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Fool’s gold

Fool’s gold, known as pyrite, is a gold-colored mineral often mistaken for real gold. Unlike real gold, pyrite is relatively worthless because it is abundant and lacks significant industrial use. Investments in hot stocks that seem too good to be true, but then crash, can be called fool’s gold.

What is Fool’s gold?

The iron sulfide mineral is known as “fool’s gold.” Fool’s gold can be pyrite, chalcopyrite, or weathered mica. Pyrite is the most common.

These minerals look like gold but flake or crumble when poked, unlike real gold which has indents. Real gold leaves a golden streak on unglazed porcelain, while pyrite and chalcopyrite leave a dark streak, and mica leaves a white streak.

What is Fools God

Iron Pyrite

Iron pyrite is a compound of iron and sulfide that looks like real gold but is much less valuable. It consists of iron and sulfur atoms with the chemical formula FeS2, not pure gold.

It is a naturally occurring iron ore that has a golden yellow color and metallic luster, often leading to confusion with real gold. Unlike gold, it’s brittle, harder, and less dense. Moreover, real gold is soft and can easily be dented with a fingernail or knife.

CharacteristicsPyrite (Fool’s Gold)Gold
ColorBrassy, greenish-yellowBright, pure yellow
LusterPolished, shinySubdued, metallic
ShapeSharp-edged crystalsRounded nuggets, flakes, or grains
EdgesAngular, sharpRounded, soft
CompositionIron sulfide (FeS2)Pure gold (Au)
ValueMuch less valuableHighly valuable
Iron Pyrite

Pyrite price per gram

The cost of pyrite in the UK ranges from approximately £0.005 to £1.00 per gram, varying with quantity and quality. Factors such as purity, market demand, location, and economic conditions also influence its price.

Fool’s gold or real gold?

Telling the difference between fool’s gold and real gold is quite straightforward. Gold is denser than pyrite, so holding a small lump of either metal will feel different. Non-destructive tests are great ways to check if you’ve found real gold without damaging it.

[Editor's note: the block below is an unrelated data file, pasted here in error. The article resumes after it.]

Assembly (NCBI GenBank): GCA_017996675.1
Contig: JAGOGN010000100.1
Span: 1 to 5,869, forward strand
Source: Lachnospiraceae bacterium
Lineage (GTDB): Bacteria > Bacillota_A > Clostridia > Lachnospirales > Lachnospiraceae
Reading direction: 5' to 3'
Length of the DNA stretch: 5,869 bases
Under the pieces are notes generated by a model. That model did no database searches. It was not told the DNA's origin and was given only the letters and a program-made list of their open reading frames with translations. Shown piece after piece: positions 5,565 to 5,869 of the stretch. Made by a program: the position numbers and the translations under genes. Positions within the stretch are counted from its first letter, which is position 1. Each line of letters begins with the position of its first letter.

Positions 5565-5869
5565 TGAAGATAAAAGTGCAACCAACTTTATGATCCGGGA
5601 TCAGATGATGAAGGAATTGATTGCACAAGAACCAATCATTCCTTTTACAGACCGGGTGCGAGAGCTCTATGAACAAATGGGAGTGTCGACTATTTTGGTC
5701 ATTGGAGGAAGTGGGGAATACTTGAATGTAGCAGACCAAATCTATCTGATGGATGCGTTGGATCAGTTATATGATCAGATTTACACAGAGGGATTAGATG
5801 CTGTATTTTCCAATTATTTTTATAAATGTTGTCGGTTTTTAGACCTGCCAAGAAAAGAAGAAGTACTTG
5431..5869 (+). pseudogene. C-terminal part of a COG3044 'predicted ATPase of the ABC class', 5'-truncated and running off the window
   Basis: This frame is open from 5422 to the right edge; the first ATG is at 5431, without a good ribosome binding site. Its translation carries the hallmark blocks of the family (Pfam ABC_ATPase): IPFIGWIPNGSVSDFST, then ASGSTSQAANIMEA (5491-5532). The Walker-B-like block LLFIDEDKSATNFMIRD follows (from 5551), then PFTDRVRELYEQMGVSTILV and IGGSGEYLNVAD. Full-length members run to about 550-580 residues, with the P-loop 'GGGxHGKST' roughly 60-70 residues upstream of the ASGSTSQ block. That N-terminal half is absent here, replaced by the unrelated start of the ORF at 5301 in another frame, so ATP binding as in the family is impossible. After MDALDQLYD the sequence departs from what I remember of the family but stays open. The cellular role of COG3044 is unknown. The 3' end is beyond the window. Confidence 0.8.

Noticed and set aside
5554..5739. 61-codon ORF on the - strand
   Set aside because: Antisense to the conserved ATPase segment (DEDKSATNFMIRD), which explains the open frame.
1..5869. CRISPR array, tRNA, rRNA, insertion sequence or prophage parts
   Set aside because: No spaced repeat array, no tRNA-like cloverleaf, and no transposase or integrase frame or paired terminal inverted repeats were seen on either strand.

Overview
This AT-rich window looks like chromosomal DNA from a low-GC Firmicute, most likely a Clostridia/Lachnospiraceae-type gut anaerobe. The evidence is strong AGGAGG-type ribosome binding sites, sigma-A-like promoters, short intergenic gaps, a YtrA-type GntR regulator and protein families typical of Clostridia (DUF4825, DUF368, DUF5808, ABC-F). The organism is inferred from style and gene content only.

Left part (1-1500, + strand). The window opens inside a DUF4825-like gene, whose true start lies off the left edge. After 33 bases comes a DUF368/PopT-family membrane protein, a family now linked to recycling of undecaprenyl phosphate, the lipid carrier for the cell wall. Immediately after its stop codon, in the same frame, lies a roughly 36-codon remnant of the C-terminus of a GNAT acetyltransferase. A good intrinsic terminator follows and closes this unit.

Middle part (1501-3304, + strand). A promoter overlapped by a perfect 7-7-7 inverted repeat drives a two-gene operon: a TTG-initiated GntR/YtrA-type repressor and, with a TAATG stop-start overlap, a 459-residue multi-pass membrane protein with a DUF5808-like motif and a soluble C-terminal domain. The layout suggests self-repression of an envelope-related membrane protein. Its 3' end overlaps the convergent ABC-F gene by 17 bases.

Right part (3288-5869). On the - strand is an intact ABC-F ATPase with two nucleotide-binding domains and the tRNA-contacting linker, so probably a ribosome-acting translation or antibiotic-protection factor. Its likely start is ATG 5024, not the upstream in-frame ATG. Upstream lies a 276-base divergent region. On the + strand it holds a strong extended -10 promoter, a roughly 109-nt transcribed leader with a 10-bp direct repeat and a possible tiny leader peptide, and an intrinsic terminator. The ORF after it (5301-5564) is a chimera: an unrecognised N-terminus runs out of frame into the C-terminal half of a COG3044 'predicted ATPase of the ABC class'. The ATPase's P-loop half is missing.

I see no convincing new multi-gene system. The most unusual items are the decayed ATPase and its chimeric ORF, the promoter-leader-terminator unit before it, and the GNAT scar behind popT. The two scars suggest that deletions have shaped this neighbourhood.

Another method is to test the softness and malleability of the metal. Gold is very soft and can be easily dented or marked with a fingernail or knife, whereas pyrite is much harder and won’t scratch as easily.


Pyrite ( Fool’s gold) has its commercial and industrial uses. However, It has historical value and cultural symbolism, often representing good luck or prosperity in many societies.

Industrial Uses

Steel Production: Pyrite serves as a crucial source of sulfuric acid, vital in the production of steel.

Fertilizers: It is utilized as a source of sulfur, essential for plant growth and the production of fertilizers.

Pigments: You can use them as a pigment in paint, coatings, and other materials, providing a distinctive metallic luster.

Catalysts: Pyrite acts as a catalyst in various industrial processes, facilitating chemical reactions in manufacturing.

Commercial Uses

Jewelry: Its attractive appearance and affordability make it popular in jewelry.

Collectibles: Mineral enthusiasts collect pyrite for its natural beauty and use it in decorative displays.

Decorative Items: Pyrite is used in decorative items such as vases, figurines, and ornaments, adding a touch of natural elegance.

Historical and Cultural Significance

Ancient Uses: Pyrite has been used since ancient times for jewelry, tools, and ceremonial objects due to its metallic appearance.

Cultural Symbolism: It holds cultural and symbolic significance in many societies, often representing good luck, prosperity, or protection.

Historical Artifacts: Reflecting its historical value and aesthetic appeal, pyrite is found in historical artifacts like coins, medals, and collectibles.